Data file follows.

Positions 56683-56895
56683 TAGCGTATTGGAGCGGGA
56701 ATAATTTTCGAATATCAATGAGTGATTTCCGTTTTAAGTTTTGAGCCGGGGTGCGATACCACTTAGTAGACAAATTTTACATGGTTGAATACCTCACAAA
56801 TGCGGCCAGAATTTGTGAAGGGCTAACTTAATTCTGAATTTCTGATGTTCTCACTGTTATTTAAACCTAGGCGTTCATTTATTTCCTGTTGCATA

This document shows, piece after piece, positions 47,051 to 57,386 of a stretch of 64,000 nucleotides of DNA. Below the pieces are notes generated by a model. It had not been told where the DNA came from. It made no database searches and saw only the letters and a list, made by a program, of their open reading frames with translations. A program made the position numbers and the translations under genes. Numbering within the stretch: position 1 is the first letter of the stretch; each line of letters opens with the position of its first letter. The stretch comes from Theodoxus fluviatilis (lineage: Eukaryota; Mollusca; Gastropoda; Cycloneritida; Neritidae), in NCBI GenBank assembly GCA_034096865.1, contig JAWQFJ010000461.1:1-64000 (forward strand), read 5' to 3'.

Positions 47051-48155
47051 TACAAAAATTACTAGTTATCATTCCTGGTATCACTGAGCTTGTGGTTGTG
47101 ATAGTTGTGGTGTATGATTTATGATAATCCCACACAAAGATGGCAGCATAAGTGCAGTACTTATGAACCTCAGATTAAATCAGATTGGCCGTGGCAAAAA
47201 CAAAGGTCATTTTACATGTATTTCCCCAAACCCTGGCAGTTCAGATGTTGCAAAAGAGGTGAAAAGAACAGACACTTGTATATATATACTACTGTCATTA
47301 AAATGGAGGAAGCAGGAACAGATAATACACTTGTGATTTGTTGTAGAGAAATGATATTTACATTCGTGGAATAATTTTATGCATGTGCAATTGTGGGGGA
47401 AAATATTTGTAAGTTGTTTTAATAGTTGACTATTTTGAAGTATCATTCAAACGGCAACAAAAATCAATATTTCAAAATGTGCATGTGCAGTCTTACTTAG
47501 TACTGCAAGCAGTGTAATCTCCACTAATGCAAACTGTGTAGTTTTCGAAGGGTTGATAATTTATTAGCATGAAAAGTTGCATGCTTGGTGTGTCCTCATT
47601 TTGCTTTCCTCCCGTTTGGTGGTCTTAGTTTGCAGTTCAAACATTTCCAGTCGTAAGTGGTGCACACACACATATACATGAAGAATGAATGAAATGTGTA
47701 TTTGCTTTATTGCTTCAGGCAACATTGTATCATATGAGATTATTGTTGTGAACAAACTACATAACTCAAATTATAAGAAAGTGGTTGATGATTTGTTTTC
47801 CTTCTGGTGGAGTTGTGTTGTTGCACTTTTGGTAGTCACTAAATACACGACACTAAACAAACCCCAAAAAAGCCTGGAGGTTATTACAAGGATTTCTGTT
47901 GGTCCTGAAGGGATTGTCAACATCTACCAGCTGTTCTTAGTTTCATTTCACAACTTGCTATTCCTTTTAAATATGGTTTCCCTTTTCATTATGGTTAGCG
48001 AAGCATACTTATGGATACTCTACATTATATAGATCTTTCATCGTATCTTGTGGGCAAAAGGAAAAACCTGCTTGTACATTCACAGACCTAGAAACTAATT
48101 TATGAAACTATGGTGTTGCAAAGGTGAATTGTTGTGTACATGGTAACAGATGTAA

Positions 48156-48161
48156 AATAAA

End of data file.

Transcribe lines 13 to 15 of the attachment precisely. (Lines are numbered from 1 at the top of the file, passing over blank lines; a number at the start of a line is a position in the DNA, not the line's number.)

47601 TTGCTTTCCTCCCGTTTGGTGGTCTTAGTTTGCAGTTCAAACATTTCCAGTCGTAAGTGGTGCACACACACATATACATGAAGAATGAATGAAATGTGTA
47701 TTTGCTTTATTGCTTCAGGCAACATTGTATCATATGAGATTATTGTTGTGAACAAACTACATAACTCAAATTATAAGAAAGTGGTTGATGATTTGTTTTC
47801 CTTCTGGTGGAGTTGTGTTGTTGCACTTTTGGTAGTCACTAAATACACGACACTAAACAAACCCCAAAAAAGCCTGGAGGTTATTACAAGGATTTCTGTT